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UZI 'too much' for her: 9-year-old girl explains why she lost control of weapon

The UZI was "too much" for her. That's one little girl's explanation for a tragic incident wherein an instructor was shot and killed at a shooting range last month. A nine-year-old girl was learning to shoot an UZI at a Bullets and Burgers outdoor firing range when she lost control of her weapon and shot Charles Vacca, a 39-year-old instructor at the range. The single gunshot wound to the head was fatal.

An American trainee at the International Security Academy (ISA), carries a micro-UZI: Should little girls have access to the same weapons?
Photo by David Silverman/Getty Images

Vacca was shot in the head when the nine-year-old girl attempted to fire an UZI that was set to fully automatic. On automatic, the UZI was too much for her. She had previously fired the weapon successfully when it was not set to automatic. However, the recoil was impossible for her to handle once the settings were changed. According to police reports released on Sept. 2, 2014, the little girl told her parents that the UZI was "too much" for her and that the weapon's recoil hurt her shoulder, reported ABC News. Her parents relayed the information to authorities.

The child's parents didn't immediately realize that the instructor had been shot because the unnamed girl had dropped the gun and was holding her shoulder. Her family was focused on her potential injuries, only noticing that Vacca had been shot once a coworker and fellow instructor rushed to his side. The injured man was rushed to the hospital and died later that evening. The Mohave County Sheriff’s Office said it will not file charges, reported Los Angeles Times.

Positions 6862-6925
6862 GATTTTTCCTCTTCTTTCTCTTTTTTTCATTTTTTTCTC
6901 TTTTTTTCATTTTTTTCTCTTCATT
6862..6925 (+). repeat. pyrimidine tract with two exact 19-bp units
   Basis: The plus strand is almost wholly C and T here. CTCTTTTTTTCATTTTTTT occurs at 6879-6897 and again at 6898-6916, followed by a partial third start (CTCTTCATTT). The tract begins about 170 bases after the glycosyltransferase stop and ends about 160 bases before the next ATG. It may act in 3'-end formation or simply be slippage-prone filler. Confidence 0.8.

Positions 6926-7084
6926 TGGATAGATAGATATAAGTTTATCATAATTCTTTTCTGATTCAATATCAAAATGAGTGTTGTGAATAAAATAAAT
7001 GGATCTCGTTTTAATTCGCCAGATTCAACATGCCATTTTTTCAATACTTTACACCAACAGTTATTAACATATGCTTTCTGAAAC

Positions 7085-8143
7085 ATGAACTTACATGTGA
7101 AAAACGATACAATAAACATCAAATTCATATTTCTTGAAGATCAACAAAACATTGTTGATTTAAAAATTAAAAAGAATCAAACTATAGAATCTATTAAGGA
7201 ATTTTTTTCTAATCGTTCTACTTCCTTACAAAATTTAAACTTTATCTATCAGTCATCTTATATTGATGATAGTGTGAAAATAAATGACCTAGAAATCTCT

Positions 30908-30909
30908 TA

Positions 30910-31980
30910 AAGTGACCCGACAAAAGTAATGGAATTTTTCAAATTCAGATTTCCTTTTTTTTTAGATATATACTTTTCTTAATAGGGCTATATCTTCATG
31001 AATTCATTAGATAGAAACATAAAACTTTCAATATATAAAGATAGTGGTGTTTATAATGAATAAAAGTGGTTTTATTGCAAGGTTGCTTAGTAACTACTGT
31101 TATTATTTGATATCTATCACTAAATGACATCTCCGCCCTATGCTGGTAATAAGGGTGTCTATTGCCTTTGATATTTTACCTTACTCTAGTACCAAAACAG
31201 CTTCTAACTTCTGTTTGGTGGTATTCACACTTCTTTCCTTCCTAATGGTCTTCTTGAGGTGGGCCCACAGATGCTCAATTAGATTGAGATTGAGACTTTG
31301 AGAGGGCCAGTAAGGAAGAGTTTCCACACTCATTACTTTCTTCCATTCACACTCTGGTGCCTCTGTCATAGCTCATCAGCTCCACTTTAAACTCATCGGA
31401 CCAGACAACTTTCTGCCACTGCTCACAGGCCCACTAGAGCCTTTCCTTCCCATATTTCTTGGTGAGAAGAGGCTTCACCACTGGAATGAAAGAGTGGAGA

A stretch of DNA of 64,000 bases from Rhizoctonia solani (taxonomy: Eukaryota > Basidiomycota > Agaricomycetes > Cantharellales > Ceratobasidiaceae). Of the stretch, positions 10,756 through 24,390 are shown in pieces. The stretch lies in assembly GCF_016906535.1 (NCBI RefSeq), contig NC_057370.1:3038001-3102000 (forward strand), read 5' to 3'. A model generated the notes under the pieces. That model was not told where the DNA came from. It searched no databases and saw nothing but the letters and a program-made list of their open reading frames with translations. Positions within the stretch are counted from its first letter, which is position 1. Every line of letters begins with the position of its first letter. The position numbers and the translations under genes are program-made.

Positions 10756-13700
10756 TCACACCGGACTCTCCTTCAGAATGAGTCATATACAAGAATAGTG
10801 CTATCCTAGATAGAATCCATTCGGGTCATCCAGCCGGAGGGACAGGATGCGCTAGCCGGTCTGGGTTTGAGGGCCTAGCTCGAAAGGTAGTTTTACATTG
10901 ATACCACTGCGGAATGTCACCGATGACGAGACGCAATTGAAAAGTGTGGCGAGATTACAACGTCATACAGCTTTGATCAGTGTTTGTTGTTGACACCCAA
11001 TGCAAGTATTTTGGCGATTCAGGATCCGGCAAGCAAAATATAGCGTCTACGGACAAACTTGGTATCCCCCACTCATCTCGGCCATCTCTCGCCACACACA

The little girl's name has not been identified in the media. She, two siblings and her parents were reportedly on vacation in Las Vegas when they stopped at the shooting range. For some inexplicable reason, all parties involved thought it was a good idea for the child to shoot an UZI at the White Hills, Ariz. facility, which is located right over the Nevada border.

According to their website, "The Bullets and Burgers Adventure is a private outdoor range set in a stunning outdoor desert landscape. . . . located on the eclectic 30+ acre Arizona Last Stop property surrounded by picturesque mountain views at the edge of the undeveloped Lake Mead Recreational Area." The facility remains open for business.

Children as young as five are permitted to fire .22 rifles at the range; to shoot an UZI, a child must be at least eight. After the tragic incident, the facility is reviewing its policies. If they had known in advance that the UZI was too much for her to handle, the death of Charles Vacca could have been prevented.

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